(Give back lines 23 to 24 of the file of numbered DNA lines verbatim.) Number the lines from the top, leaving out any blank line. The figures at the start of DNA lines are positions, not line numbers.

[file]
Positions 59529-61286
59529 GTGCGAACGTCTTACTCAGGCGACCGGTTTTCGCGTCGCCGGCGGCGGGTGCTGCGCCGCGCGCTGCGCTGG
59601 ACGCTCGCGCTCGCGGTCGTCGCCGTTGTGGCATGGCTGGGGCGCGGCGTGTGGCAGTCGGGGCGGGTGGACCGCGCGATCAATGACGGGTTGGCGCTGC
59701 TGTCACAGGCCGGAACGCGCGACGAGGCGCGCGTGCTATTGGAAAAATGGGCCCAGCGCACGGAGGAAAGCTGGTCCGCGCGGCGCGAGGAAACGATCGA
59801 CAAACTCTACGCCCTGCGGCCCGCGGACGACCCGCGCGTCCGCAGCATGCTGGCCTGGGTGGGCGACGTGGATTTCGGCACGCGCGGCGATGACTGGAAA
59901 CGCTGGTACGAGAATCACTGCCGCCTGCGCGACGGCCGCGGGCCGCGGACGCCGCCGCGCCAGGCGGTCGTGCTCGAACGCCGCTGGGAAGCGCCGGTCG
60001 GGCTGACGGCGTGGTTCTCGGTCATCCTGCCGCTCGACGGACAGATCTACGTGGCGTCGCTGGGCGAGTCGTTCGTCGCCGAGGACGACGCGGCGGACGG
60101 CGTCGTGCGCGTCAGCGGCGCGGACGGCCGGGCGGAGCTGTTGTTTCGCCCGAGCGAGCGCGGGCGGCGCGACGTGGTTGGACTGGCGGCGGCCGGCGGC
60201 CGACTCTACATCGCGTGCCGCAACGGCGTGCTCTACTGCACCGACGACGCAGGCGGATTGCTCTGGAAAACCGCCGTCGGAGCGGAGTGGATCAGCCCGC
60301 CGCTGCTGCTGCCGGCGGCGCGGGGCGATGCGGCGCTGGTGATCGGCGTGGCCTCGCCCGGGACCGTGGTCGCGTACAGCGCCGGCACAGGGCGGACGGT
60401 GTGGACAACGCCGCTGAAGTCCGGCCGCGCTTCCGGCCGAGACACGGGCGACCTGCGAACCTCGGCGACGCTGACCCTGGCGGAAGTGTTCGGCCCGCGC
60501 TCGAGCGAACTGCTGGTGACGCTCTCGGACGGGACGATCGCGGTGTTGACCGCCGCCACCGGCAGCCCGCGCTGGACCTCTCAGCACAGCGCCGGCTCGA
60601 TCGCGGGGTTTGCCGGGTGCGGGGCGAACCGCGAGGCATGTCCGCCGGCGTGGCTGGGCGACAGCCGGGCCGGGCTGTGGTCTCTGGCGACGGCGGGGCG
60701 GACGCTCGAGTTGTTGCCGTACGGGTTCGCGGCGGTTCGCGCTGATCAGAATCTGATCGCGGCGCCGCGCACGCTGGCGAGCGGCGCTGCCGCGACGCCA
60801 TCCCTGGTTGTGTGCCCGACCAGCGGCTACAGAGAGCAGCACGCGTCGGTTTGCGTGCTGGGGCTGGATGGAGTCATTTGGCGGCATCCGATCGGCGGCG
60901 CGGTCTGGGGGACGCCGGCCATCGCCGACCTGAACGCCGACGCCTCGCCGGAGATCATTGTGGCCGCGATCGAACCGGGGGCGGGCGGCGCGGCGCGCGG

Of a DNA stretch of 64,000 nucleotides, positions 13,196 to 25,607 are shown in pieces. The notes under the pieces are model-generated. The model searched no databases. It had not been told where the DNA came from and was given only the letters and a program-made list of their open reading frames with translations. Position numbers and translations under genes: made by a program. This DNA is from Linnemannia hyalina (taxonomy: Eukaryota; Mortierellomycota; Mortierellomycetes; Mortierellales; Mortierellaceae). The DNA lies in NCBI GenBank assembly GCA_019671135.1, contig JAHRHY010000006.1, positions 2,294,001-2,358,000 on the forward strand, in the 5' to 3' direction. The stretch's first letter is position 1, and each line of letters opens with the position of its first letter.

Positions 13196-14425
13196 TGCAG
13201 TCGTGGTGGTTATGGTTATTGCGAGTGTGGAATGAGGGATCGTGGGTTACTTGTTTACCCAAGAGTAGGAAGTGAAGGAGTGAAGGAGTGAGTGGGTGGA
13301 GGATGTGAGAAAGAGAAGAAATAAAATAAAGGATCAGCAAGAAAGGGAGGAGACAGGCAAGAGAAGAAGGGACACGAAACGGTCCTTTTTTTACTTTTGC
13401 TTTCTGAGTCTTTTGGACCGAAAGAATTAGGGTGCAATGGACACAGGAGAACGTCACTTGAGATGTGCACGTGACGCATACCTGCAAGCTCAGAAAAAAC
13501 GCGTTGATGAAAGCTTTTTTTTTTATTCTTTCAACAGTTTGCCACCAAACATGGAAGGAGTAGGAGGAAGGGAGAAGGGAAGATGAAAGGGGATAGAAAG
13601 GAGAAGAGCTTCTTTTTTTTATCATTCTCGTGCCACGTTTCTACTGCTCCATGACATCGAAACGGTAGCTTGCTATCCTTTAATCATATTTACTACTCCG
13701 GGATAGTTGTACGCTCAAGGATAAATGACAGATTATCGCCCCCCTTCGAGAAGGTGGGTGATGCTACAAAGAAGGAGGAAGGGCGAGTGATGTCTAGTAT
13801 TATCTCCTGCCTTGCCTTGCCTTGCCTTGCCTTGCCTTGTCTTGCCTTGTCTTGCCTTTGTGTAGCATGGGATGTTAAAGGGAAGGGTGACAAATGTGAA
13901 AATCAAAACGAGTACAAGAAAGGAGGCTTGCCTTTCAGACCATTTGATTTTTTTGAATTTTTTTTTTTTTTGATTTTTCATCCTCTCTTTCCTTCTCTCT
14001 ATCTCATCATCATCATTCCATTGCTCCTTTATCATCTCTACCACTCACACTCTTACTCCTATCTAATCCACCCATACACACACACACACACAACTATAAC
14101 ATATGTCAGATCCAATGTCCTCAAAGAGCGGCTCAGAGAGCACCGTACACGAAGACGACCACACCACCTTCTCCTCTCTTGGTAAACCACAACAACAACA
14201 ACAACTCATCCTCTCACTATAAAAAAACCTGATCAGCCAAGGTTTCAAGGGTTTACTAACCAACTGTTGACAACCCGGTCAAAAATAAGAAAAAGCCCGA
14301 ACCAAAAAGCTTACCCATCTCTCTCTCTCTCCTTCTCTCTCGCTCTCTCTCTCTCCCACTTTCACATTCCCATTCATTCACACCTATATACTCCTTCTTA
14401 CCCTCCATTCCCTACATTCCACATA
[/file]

13501 GCGTTGATGAAAGCTTTTTTTTTTATTCTTTCAACAGTTTGCCACCAAACATGGAAGGAGTAGGAGGAAGGGAGAAGGGAAGATGAAAGGGGATAGAAAG
13601 GAGAAGAGCTTCTTTTTTTTATCATTCTCGTGCCACGTTTCTACTGCTCCATGACATCGAAACGGTAGCTTGCTATCCTTTAATCATATTTACTACTCCG